“It is not the strongest of the species that survives, nor the most intelligent…It is the one that is most adaptable to change.”

This is by far my favorite thing that Darwin never said. But whether he wrote these words or not doesn’t matter; we shouldn’t be so insecure in our need for the intellectual imprimatur of a doyenne like Darwin to see that this textual mutation of his theory is spot on. Adaptability is everything.

Surprisingly, not everybody agrees with this. Some seem hardwired at the genetic level to resist all types of change, which is why we have a vocal minority of scientists who still side with Lysenko on the issue of global warming. Even in the midst of this still-denied “Fifth Extinction”, a change has come upon on us that not even those who still think the letters E-P-A are renegade Sesame Street sponsors can deny: technology.

Why crisis? Because the word means more than you think it does. For the ancient Greeks, the krisis was “the turning point in a disease,” which they derived from a deeper root word meaning “choice” or “judgment.” In other words, crises are opportunities. It just takes a vision to see them as such.

But as history has born grim testimony to, a vision can go either way. The same processes which ended in Nagasaki and Lebensborn produced the polio vaccine and space travel. Albert Einstein recognized that any science without religion was “lame” and as usual (except for the whole spooky-action-at-a-distance-thing) Einstein was right.

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Interdependence Day Celebration

Jul2

by: on July 2nd, 2015 | 5 Comments »

Credit: Creative Commons / epicfireworks.com/blog

[The article below gives advice on how anyone anywhere can transform the U.S. "Independence Day" celebrations July 4 into Interdependence Day, and why you should! Now, if you happen to be in the SF Bay area, or even anywhere in northern California on July 3rd, we can also invite you to Rabbi Michael Lerner's vegetarian pot-luck celebration this evening of Interdependence Day, followed for those who might be interested, in a Jewish Renewal style Shabbat celebration. You don't have to be Jewish to attend either of these or both, and the only cost to you is to bring a main course vegetarian dish to share.

It's at 951 Cragmont Ave, Berkeley, a few doors south of where Cragmont intersects Marin, one block east of where Marin intersects Spruce St. from 6:30-8:30 p.m.

We will have a vegetarian pot-luck and celebrate inter-dependence day by recognizing our interconnection will all beings and transcending narrow nationalist themes sometimes attached toJuly 4th, but also celebrating what is good and valuable in the USA. Since Shabbat starts so late in the summer, we'll eat first and celebrate interdependence.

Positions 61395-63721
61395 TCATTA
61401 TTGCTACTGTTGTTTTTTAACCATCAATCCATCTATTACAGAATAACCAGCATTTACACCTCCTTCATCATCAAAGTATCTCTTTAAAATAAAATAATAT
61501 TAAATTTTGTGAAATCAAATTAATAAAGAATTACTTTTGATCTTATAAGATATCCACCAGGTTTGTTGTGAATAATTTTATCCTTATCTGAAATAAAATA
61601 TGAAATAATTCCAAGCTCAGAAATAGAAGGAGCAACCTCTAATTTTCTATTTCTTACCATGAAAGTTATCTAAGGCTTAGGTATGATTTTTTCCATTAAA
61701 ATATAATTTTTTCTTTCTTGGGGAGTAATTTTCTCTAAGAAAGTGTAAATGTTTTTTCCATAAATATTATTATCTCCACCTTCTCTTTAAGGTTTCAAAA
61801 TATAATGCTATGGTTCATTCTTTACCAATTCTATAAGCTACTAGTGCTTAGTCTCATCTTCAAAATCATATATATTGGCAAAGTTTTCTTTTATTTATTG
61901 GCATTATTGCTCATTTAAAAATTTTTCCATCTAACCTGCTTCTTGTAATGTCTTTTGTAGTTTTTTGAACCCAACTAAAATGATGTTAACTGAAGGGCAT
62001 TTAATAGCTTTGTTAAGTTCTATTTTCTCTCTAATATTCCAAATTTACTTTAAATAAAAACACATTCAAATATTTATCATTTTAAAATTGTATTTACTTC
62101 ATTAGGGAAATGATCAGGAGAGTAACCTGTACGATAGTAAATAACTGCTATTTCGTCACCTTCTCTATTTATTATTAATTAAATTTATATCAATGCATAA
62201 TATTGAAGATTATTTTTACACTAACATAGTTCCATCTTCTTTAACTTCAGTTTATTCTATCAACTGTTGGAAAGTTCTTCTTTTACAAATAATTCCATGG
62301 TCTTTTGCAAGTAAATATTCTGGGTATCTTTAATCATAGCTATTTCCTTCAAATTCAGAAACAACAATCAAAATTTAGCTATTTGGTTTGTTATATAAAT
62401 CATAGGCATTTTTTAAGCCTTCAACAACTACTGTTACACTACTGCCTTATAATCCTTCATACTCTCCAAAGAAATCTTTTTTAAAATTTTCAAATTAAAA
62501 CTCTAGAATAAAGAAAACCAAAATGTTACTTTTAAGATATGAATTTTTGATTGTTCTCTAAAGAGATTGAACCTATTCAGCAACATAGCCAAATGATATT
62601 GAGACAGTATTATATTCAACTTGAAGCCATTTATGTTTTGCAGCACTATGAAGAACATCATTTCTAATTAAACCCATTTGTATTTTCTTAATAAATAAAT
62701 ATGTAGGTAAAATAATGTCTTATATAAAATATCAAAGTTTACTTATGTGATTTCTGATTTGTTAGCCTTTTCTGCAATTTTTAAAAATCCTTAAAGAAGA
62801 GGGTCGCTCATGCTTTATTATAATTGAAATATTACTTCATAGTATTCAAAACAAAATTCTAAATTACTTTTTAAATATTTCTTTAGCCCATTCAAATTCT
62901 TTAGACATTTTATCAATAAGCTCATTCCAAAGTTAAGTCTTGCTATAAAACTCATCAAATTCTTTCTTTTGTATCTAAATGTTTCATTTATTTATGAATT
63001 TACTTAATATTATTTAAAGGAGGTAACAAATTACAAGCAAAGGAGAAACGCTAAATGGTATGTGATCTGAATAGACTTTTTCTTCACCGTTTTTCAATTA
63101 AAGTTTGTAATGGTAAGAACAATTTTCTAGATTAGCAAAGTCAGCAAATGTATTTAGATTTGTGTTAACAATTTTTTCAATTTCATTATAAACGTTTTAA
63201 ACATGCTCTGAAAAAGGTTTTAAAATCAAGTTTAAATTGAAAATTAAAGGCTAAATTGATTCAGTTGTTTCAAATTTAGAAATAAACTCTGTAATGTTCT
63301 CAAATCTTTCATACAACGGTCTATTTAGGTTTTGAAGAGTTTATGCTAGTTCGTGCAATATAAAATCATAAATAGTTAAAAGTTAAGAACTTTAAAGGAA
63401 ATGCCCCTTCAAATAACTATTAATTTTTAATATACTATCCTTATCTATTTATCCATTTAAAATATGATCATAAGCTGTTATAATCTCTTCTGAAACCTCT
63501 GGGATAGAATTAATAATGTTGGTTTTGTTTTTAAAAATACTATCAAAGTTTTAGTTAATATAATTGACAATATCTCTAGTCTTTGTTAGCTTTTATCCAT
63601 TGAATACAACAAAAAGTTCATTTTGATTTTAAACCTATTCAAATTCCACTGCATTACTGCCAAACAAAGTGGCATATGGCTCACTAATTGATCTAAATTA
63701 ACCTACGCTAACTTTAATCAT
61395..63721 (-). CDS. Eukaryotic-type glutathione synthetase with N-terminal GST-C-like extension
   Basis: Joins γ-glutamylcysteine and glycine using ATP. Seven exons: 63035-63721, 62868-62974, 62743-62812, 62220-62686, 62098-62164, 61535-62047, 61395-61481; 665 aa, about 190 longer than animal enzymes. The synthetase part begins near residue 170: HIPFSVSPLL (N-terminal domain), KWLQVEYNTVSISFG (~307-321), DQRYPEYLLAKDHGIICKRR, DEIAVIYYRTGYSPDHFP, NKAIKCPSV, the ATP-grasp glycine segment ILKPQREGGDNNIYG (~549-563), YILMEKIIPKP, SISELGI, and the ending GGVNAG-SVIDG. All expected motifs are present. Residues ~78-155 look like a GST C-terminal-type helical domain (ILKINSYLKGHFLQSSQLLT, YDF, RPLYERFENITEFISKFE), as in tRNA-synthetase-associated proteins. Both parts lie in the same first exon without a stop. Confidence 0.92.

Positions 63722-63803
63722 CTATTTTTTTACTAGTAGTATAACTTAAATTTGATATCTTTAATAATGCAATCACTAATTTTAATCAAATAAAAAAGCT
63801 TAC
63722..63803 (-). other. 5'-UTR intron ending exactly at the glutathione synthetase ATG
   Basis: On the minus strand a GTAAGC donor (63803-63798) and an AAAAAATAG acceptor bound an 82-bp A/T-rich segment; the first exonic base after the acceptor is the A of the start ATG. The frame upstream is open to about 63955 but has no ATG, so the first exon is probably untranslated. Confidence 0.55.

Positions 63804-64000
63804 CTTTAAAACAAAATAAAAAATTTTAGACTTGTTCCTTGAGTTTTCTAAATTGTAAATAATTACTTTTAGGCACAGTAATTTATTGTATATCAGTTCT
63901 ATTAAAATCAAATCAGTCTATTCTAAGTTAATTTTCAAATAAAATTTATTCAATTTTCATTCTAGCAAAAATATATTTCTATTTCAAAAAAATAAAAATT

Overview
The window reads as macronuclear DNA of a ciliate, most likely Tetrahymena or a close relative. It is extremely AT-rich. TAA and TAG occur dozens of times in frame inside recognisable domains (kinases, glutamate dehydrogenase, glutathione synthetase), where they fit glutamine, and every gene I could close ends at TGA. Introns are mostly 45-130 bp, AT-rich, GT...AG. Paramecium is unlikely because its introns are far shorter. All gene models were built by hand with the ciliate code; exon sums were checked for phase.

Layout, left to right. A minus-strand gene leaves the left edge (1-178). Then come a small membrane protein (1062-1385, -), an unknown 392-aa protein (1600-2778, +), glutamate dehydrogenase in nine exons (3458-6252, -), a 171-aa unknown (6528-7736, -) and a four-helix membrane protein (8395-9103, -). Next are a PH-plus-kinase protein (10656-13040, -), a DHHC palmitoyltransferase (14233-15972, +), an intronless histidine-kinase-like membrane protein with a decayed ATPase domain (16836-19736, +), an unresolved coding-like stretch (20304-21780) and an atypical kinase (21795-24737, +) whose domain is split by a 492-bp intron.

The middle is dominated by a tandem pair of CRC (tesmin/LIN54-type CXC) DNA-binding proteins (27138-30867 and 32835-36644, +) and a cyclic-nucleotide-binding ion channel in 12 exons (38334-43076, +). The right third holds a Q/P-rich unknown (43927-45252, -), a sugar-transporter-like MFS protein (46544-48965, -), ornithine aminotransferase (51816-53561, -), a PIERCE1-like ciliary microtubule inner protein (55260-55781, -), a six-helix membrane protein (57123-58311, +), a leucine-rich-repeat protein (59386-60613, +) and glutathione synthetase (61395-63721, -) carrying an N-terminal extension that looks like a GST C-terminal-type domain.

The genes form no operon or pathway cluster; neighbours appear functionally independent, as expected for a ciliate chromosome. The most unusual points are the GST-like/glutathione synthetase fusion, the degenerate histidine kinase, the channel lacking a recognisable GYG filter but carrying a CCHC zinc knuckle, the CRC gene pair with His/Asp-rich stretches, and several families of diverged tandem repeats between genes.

Bring your favorite poems, songs, dances, and musical instruments that somehow connect to our emphasis on the interdependence of all of us with all other people on the planet, and our interdependence with the Earth. At 8:30 p.m.we will light Shabbat candles and do the Jewish Renewal Shabbat celebration.]

July 4th

Faced with July 4th celebrations that are focused on militarism, ultra-nationalism, and “bombs bursting in air,” many American families who do not share those values turn July 4th into another summer holiday focused on picnics, sports and fireworks while doing their best to avoid the dominant rhetoric and bombast.

We in the Network of Spiritual Progressives believe that this is a net loss. There is much worth celebrating in American history that deserves attention on July 4th, though it is rarely the focus of the public events.

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Hoping for Rain- Biblical Understanding of Cosmic Order, Human’s Nature and Drought

Jun27

by: Rabbi Belle Michael on June 27th, 2015 | 1 Comment »

A photograph of Lake Mead (Arizona/Nevada) in the midst of a drought.

Credit: CreativeCommons / Chris Richards.

As we all heard, 2014 set record for being the hottest year in a decade; in fact scientists say that every year in the past few decades set a record for being the warmest year. We know it for fact now; our planet is getting warmer each year.

Some scientists are still trying to figure out the causes for Global Warming while others study the effects of Global Warming on extreme weather events such as heat waves, hurricanes and droughts. As to the drought in California, so far no scientific link between Global Warming and the drought was found. Research has shown contradicting evidence and thus, contradicting conclusions.